"We're independent and we're proud" could be the Julius Baer Group's company motto.
The firm is not interested in the merger mania that is spreading through the investment management community.
"Our biggest sales pitch" these days "is that we are independent and will remain so," declares Peter J. Widmer, chairman of the New York-based institutional group company. While he maintains that size is important for some financial or banking activities, size doesn't necessarily translate into good performance.
Indeed, he believes vows of managerial celibacy -- a determination not to marry another firm -- are appealing to clients who have become weary of the transformations among managers.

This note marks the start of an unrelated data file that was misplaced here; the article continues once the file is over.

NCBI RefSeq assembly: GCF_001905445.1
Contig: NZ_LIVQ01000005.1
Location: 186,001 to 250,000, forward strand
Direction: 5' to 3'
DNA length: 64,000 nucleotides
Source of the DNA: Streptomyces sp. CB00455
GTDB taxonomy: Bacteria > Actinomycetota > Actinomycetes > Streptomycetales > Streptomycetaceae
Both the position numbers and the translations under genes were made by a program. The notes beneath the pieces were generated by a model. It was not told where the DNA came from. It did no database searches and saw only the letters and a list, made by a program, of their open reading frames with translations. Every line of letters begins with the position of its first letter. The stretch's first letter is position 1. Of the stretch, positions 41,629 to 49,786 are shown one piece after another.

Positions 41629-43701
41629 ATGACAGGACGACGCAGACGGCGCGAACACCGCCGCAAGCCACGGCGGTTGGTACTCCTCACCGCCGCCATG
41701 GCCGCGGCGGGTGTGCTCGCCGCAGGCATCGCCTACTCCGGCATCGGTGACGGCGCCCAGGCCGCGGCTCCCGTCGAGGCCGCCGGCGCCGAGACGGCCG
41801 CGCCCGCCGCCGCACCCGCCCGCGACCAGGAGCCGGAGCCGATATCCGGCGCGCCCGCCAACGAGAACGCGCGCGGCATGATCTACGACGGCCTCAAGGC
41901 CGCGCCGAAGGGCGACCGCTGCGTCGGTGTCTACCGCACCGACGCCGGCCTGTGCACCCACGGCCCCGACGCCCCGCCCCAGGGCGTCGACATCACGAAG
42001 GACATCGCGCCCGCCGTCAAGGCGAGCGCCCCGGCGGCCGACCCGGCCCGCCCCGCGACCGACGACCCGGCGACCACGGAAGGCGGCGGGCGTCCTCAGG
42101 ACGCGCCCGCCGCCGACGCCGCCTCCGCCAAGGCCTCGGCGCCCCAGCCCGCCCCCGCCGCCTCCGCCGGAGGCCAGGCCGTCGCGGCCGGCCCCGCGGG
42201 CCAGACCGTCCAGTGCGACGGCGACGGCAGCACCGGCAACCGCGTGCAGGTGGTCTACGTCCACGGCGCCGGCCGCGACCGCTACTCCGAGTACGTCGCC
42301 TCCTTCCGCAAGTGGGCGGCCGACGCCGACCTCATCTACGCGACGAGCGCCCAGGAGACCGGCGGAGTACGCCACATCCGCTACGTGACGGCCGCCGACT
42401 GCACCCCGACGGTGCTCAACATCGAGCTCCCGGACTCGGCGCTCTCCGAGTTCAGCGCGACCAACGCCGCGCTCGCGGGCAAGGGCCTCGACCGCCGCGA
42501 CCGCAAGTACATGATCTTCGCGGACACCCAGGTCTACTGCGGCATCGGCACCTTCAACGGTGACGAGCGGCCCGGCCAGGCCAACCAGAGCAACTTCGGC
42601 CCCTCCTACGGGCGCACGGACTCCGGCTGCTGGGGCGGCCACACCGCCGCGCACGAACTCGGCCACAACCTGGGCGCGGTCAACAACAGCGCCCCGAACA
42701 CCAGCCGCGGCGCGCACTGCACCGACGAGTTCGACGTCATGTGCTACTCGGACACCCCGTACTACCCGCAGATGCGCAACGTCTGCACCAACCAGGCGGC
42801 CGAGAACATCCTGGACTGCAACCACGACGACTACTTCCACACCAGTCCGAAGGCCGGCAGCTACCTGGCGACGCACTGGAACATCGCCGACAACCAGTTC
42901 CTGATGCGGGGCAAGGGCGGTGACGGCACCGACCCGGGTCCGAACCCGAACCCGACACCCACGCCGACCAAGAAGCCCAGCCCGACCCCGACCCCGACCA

"Clients hate all this merger activity," said Mr. Widmer. In some cases, "as soon as they hire a manager," they find it has paired with another firm.
He gives two key reasons Julius Baer won't be walking down any metaphorical aisles: It is controlled by Switzerland's Baer family and corporate management, which do not want to sell their stake; and more importantly, the firm, with $60 billion under management, sees "plenty of opportunities" for further business growth in Europe and in the United States. "We think we can grow as fast as we can manage internally, through what we do," he said.
This determination to remain "single" evidently has not hurt business. Last year the firm enjoyed its best year ever in growth of new business; and by mid-May, its U.S. institutional arm will have participated in six global bond searches this year already, said the firm's vice chairman Jay A. Dirnberger.